Sunfire by Edmond Hamilton may not be as recognizable as some of the other classic short stories reviewed here from the 1969 The Best of Amazing, but it was selected by Editor Joseph Ross for a very good reason. Hamilton’s first Amazing Stories publication came back in January 1928 (The Comet Doom), but the story Sunfire first appeared over 34 years later in the September 1962 issue of Amazing Stories. Even after a third of a century, Hamilton maintained the fresh literary style founder Hugo Gernsback envisioned and allowed readers to enjoy the modern perspective of a classic theme. Most importantly, it makes the reader think.
The story revolves around the mysterious resignation of Hugh Kellard, a member of the space exploration company Survey. The lone survivor after a three man mission crashes on Mercury at a place called Sunside; Kellard suddenly gives up on a lifelong dream of reaching for the stars. The accident would have rattled anybody who survived such an ordeal, but there is something more to this sudden change of attitude.
“Funny, he thought. When I was a boy sitting here dreaming about the future and what I was going to do, I never once imagined that some things would stay much the same. The whole world would somehow be miraculously transformed – but it wasn’t. This tree was here when men first reached the Moon, and Mars, and Venus and the rest, but it didn’t know about that; it didn’t change because of it.”
Kellard talks of man’s need to own the stars. It is as if the constant drive to journey further and further is primarily based on the need to conquer. In turn, this possession is what makes man the center of everything. But at Sunside, Kellard’s meaning of life is proven flawed.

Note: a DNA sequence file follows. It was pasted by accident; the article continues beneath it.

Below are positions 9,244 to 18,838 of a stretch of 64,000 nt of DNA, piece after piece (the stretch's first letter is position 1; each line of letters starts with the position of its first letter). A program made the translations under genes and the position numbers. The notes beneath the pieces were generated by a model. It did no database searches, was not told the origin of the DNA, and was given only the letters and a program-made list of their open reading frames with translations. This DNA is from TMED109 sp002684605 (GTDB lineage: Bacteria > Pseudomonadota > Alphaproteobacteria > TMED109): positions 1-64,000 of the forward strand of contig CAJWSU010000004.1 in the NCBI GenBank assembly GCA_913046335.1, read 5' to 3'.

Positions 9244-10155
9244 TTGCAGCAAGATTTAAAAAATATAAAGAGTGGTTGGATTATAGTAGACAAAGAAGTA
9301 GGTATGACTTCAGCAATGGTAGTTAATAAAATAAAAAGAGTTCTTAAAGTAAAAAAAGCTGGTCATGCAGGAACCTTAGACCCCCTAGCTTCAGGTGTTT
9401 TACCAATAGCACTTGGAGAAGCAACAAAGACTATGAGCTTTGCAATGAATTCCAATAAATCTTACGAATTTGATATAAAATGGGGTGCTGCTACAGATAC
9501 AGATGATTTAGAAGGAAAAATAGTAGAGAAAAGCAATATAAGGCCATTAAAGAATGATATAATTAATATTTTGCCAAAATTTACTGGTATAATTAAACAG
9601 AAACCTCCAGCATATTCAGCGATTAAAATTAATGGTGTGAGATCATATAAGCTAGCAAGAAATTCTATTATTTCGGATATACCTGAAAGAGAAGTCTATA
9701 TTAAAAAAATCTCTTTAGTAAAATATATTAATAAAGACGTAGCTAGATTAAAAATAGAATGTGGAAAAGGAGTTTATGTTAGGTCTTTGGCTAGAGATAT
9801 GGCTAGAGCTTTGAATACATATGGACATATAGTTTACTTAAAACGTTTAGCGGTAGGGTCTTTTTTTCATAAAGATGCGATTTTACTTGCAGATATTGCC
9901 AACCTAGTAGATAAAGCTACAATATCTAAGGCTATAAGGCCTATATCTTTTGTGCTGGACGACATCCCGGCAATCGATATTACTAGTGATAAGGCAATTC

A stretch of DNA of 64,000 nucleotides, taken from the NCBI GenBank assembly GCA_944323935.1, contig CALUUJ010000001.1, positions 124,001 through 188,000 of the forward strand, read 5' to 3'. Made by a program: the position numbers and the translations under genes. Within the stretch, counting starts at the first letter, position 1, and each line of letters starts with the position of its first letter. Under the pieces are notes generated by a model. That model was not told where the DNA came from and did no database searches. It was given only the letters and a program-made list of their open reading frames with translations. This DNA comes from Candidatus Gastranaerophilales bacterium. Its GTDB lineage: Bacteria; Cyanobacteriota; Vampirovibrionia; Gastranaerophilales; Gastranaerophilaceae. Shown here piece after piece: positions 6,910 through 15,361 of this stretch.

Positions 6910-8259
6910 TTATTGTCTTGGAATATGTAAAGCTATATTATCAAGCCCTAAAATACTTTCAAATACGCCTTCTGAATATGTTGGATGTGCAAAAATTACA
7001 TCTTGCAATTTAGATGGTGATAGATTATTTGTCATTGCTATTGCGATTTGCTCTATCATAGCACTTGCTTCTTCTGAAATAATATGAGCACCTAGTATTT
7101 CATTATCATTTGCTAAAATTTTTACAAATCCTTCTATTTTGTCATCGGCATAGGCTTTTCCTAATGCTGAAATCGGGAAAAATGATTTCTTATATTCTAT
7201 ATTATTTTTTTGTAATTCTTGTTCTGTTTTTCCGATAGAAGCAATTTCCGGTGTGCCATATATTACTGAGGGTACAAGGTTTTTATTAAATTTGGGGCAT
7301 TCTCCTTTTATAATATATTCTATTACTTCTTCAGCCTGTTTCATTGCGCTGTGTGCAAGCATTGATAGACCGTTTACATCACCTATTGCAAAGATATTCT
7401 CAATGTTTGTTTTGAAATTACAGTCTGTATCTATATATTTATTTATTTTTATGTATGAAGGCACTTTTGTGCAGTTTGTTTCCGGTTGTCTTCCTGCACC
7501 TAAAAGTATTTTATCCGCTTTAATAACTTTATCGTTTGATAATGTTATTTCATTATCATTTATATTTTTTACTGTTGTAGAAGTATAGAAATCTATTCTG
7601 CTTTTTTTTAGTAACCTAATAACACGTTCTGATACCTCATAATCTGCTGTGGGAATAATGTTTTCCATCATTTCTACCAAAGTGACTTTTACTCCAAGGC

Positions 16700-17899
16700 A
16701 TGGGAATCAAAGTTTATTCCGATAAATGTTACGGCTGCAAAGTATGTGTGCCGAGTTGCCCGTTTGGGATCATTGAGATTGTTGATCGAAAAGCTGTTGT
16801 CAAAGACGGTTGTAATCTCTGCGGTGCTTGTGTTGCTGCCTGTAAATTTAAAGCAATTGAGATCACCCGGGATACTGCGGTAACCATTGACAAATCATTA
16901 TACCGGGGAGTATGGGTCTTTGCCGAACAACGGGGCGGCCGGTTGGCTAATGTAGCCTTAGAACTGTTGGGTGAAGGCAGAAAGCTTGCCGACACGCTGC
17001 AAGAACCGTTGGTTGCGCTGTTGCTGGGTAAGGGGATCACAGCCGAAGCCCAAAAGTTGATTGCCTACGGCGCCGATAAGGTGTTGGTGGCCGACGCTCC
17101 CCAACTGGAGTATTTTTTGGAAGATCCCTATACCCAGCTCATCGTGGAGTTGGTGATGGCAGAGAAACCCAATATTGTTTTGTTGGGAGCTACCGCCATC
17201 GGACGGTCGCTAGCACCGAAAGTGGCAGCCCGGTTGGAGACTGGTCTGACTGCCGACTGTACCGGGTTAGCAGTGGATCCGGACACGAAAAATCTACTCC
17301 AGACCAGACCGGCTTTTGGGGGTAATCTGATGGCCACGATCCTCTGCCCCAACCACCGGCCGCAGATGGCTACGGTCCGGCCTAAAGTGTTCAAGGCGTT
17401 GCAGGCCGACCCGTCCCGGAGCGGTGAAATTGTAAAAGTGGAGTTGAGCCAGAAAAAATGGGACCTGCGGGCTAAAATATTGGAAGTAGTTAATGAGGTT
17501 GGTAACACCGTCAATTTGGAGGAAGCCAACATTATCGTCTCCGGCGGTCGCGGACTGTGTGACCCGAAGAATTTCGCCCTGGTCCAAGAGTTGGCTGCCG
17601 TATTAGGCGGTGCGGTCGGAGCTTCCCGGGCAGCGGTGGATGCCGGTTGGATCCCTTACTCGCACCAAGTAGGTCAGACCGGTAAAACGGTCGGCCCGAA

“Back in your time, there were hopes, and dreams, and man’s road would go on forever, from triumph to triumph everlasting. But that road was a blind alley, all the time, even if I’m the only one who knows it.”
To some, this blindfolded approach of withholding evidence is a poor literary technique. In most cases, saving the truth for a climactic finish is indeed an amateurish practice worthy of being wadded up and tossed into the rubbish bin. But in this story, the entire theme is based on the fact that Kellard is hiding the truth from his colleagues. To the observant reader, the secret is not as important as the motive behind it.
Though difficult as it may be, there will be no spoilers here – with the hopes that you will one day find this short gem and read it for yourself. As I re-read this review, I can’t help but feel the ghost of irony looking over my shoulder, pointing at my own ambiguity, and I hope this blog does not ironically end up in the same rubbish bin for holding back too much. But hey, just like space travel, most of the fun is in the journey.
Sunfire is a quick read with a lot to say. Edmond Hamilton not only withstood the changes in time while continuing the Amazing Stories tradition of thought provoking literature, the author keeps the reader guessing. You may not be surprised or in awe by what you discover in the end, but you will be thinking about it long after you’ve turned the last page.